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Mitt Romney for President
Let’s do a little interpolation. It is widely said that Mitt Romney is stuck at 25% of the vote. That’s reflected in the national polls, which have shown him with an average of 24% since Thanksgiving (throughout I’ll be looking at only post-Thanksgiving polls). It’s underlined in the fact that he won 25% in the Iowa caucuses last night, identical to the 25% he won there in 2008.
But that doesn’t mean he runs the same in every state or region. In pre-Christmas December polls in Iowa he was averaging 19% and in post-Christmas polling there 23%–perhaps a significant uptick that enabled him to just barely stay ahead of Rick Santorum’s surge. The pre-Christmas numbers I think can reasonably be taken to reflect his relative weakness among evangelical voters, who turned out to form 58% of caucusgoer electorate according to the entrance poll. That’s a higher, indeed much higher, percentage of evangelicals than we will see in just about any Northern state primary this year.
In New Hampshire polling Romney has done much better: 36% pre-Christmas, 41% post-Christmas. Clearly his heavy campaigning and local ties are giving him better numbers here than in most other states. But interpolating from the Iowa and New Hampshire numbers, keeping in mind the special factors I have mentioned, it seems reasonable to suppose that Romney is running significantly ahead of his national average in the 36 Northern states (I classify as Southern the 11 Confederate states plus West Virginia, Kentucky and Oklahoma).
“If these interpolations are correct, it’s entirely possible that Romney can and will win considerably more than 25% of the vote in the large Northern states.” – Michael BaroneIn contrast, in South Carolina polling, all pre-Christmas, he averaged 21%. That’s below his national average even though he has put some significant campaign effort in there and has gotten the endorsement of Governor Nikki Haley. And in Florida polling, also all pre-Christmas, he has been averaging 26%, just slightly above his national average.
The South Carolina Republican primary electorate is culturally very Southern; the Florida Republican primary electorate very much less so. It includes many voters with Midwestern or Northeastern roots, while many voters in Dixified north Florida who are solid Republican voters in the general election are nonetheless still registered Democrats (party registration tends to lock parties into the politics of the past). Interpolating from the South Carolina and Florida numbers, I conclude that Romney runs significantly behind his national average in the 14 Southern states. This is now the nation’s most Republican region, but it does not constitute a majority of the Republican electorate.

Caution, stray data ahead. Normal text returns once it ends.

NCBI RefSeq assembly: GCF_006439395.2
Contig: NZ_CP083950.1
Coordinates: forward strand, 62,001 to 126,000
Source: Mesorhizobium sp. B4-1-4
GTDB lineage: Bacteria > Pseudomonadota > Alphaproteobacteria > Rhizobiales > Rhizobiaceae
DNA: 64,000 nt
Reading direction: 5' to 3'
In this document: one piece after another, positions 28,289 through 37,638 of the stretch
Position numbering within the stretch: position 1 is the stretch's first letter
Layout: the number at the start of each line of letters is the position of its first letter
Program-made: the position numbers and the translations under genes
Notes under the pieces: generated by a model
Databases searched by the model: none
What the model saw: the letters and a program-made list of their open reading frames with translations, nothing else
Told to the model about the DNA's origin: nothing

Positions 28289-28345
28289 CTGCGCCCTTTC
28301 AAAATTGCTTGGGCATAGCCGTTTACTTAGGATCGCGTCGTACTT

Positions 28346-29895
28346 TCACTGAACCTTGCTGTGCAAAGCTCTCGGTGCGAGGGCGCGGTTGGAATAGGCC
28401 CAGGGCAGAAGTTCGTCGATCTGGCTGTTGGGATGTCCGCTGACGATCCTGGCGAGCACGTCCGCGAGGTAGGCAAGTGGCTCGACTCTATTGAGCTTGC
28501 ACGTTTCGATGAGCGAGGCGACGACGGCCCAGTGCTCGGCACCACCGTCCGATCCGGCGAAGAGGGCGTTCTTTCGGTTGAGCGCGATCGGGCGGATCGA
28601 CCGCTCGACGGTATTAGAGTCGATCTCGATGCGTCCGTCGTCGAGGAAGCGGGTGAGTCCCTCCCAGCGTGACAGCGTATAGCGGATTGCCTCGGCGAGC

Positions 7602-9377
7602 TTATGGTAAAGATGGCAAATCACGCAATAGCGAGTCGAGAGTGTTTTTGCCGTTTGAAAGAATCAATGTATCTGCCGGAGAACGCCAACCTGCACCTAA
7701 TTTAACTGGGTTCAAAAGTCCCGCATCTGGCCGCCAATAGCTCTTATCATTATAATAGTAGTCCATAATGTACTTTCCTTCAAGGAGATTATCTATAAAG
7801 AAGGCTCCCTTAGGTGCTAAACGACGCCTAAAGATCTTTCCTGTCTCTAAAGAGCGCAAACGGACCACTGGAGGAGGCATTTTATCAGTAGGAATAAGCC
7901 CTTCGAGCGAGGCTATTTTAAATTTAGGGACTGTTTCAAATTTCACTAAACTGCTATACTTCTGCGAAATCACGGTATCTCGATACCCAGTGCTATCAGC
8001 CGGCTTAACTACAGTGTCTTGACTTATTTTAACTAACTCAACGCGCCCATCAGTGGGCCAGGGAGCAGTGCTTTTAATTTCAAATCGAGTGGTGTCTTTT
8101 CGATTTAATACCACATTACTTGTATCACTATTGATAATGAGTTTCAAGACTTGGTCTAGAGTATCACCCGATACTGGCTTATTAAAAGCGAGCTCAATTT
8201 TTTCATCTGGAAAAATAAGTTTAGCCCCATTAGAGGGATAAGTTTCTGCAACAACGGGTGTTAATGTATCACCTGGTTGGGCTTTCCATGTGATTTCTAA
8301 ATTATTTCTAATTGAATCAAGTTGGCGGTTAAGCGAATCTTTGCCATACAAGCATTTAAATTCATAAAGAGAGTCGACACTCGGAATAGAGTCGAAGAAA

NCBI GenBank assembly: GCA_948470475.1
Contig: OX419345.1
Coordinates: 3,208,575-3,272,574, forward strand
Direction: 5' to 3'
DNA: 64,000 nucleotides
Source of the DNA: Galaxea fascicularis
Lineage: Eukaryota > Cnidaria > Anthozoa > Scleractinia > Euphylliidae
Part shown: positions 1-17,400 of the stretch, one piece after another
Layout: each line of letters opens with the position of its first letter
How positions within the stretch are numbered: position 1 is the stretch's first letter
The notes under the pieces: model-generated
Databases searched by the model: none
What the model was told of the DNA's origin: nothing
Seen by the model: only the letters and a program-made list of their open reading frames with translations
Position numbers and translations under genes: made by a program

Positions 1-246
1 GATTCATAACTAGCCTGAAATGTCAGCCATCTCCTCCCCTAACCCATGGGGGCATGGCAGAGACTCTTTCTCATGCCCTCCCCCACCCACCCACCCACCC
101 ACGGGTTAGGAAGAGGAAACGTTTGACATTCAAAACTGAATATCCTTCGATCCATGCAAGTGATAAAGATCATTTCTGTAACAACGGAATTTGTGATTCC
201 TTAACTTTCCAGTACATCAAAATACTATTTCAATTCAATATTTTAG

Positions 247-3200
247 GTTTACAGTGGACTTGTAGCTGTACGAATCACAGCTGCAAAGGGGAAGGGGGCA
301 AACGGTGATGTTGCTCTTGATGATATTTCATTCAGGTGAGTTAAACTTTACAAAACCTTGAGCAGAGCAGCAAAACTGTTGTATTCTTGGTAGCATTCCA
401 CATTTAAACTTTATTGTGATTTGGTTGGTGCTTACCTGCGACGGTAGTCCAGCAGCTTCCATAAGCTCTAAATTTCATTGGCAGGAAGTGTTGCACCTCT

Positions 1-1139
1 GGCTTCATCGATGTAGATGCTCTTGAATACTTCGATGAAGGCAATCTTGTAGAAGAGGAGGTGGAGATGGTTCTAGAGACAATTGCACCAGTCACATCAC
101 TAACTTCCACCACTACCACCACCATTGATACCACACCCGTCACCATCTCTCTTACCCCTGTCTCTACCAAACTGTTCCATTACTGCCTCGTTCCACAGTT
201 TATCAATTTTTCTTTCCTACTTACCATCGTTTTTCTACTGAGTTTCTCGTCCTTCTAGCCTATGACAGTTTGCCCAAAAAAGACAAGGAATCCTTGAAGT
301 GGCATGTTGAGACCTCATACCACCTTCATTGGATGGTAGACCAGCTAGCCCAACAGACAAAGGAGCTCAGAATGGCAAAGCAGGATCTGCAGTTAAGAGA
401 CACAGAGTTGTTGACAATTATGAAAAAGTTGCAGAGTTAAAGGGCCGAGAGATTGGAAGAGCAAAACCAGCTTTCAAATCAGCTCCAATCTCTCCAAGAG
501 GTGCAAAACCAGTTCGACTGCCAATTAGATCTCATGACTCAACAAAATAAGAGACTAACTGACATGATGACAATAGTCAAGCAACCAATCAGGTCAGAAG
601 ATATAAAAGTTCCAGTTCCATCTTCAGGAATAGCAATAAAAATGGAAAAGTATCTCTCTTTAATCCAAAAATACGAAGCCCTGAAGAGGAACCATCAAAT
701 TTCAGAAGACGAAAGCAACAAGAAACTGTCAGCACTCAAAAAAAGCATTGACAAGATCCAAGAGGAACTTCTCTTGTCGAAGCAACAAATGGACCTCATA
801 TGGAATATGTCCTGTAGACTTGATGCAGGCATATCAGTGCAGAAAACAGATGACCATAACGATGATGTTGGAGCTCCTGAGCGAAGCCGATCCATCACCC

If these interpolations are correct, it’s entirely possible that Romney can and will win considerably more than 25% of the vote in the large Northern states which start voting on February 28, with the primary in Michigan where Romney grew up and his late father is still fondly remembered by many Republicans. And many of those contests starting April 1 will allocate delegates by winner-take-all rules.
To get to the point of harvesting these delegates, Romney must navigate the next three contests. His New Hampshire state director, asked whether Romney’s supposed firewall is holding, says “We’re ready.” There will surely be some surge for Rick Santorum, but Newt Gingrich and Ron Paul will also be campaigning there, and Jon Huntsman who is staking everything on New Hampshire will split the vote further. Romney will likely win even if he loses one-quarter of the 41% who now say they’re for him. His prospects are dimmer in South Carolina. Rick Santorum has done a lot of personal campaigning there, and his surge and virtual tie in Iowa will surely propel him there however he does in New Hampshire.
But with Rick Perry declaring he’s going to fight there, Newt Gingrich determined to do so in a state where he held a big pre-Christmas lead and Ron Paul having nothing to lose, opposition to Romney will again be divided. A Romney defeat by a disastrous margin does not appear to be a likely outcome. As for Florida, it’s a state of 19 million people where retail campaigning cannot have much impact. The Romney campaign is putting ads on the air now and says they’ll remain up until the January 31 primary. Current polling, as noted, shows Romney just slightly above his national average there. It’s not clear how big the Florida field will be, but it seems likely to include Santorum, Gingrich and Paul.
From then on, Romney will have to win more than 25% of the vote to prevail. But if my interpolations are correct, he seems capable of doing so.
Michael Barone is a resident fellow at AEI.
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